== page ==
Last Updated: Tue May 01, 2012 21:13 pm (KSA) 18:13 pm (GMT)

Libyans register to vote in landmark elections

Registration for voters began on Tuesday as Libya prepares to hold its first free polls for a national assembly in June. (Reuters)
Registration for voters began on Tuesday as Libya prepares to hold its first free polls for a national assembly in June. (Reuters)

Libyans began registering on Tuesday to vote in June elections for a national assembly, as the country prepared for its first free polls following the removal of Muammar Qaddafi.

One registration center at a Tripoli school was closed after armed former rebel fighters turned up in pickup trucks mounted with anti-aircraft guns.

About 1,500 registration centers have been set up across the country for the landmark polls, after which Libya will have a new constitution.

People queued up outside, holding their national identity papers and centers for candidate registration also were opened.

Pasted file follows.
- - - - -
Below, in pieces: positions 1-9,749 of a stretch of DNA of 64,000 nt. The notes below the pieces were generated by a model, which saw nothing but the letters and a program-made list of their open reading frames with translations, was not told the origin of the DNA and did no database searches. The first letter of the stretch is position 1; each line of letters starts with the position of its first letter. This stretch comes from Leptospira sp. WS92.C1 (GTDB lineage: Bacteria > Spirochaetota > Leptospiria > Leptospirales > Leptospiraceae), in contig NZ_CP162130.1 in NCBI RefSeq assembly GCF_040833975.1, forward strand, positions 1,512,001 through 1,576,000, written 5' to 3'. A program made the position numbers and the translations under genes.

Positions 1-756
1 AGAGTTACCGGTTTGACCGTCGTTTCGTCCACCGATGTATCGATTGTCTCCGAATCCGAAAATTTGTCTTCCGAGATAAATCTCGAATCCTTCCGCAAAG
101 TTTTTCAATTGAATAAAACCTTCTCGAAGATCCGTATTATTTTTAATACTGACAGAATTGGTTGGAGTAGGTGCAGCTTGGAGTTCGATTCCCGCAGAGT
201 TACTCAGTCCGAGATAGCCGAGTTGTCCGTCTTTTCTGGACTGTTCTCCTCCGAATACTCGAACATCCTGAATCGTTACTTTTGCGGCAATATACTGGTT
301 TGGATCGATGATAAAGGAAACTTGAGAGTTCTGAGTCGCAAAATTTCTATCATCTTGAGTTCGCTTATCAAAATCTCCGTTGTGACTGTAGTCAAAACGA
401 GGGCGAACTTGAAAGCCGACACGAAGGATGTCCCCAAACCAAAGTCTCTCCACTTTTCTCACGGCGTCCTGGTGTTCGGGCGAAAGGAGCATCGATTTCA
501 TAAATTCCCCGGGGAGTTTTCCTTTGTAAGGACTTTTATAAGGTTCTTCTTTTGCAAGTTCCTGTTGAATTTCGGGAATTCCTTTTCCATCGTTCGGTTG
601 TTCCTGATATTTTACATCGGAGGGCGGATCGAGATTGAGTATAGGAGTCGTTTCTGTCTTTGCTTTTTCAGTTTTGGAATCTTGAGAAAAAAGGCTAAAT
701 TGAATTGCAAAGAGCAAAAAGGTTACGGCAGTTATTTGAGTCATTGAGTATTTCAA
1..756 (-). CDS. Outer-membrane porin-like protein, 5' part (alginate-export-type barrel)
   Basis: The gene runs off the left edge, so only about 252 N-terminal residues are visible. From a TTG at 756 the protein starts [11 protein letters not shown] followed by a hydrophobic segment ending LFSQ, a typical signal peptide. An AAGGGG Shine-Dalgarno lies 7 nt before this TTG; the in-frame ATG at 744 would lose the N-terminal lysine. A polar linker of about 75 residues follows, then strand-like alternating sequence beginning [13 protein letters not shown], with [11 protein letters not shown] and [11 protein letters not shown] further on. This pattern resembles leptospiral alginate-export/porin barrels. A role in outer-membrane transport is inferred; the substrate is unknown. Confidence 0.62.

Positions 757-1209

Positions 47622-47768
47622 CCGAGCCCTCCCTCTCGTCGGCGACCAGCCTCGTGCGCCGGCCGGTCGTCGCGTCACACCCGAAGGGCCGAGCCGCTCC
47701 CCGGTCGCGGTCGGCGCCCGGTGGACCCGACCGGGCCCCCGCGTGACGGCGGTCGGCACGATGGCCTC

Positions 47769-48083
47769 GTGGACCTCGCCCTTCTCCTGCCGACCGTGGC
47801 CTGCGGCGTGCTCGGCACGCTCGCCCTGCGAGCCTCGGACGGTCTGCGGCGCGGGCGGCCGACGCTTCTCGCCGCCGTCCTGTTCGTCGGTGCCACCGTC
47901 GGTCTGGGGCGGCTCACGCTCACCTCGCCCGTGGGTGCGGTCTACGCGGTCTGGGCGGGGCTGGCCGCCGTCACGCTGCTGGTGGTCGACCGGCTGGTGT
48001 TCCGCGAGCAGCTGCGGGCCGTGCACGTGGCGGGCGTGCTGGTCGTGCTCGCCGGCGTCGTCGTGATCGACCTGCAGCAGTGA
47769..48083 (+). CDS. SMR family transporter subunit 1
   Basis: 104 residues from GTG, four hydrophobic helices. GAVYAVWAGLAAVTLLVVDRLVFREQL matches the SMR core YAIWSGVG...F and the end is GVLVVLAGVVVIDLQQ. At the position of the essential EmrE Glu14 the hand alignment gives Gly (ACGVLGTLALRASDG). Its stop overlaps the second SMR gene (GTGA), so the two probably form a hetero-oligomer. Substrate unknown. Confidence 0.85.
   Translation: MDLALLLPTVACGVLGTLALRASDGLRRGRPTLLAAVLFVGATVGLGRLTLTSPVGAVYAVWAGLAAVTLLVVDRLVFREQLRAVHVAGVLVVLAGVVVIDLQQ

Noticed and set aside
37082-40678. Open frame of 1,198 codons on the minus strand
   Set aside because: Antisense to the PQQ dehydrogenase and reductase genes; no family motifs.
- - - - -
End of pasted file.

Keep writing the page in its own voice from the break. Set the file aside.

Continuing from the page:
However, in a stark reminder of the security concerns that persist in Libya six months after the conflict that toppled Gaddafi ended, the school center in Tripoli was closed when the fighters mounted a protest.

The men called for militiamen who fought Gaddafi to be represented in the new assembly and asked for the one-week deadline given to political parties to register to be extended, a Reuters reporter at the scene said.
Nouri Al-Abbar, head of Libya's election commission, said the first day of registration showed Libya had begun to move towards a democratic path.

"We can see that a lot of people have come from the first hour and this can be seen as a positive beginning and everyone is very happy," he said.

In the new assembly, 80 of the 200 seats will go to political parties, with the rest reserved for independent candidates.

Dozens of new parties have sprung up offering a mix of democratic, Islamist, free-market and nationalist agendas and providing an alternative to established political movements such as the Muslim Brotherhood.

But there is still widespread insecurity in the country, with the interim government appointed in November struggling to impose its authority on several armed groups.

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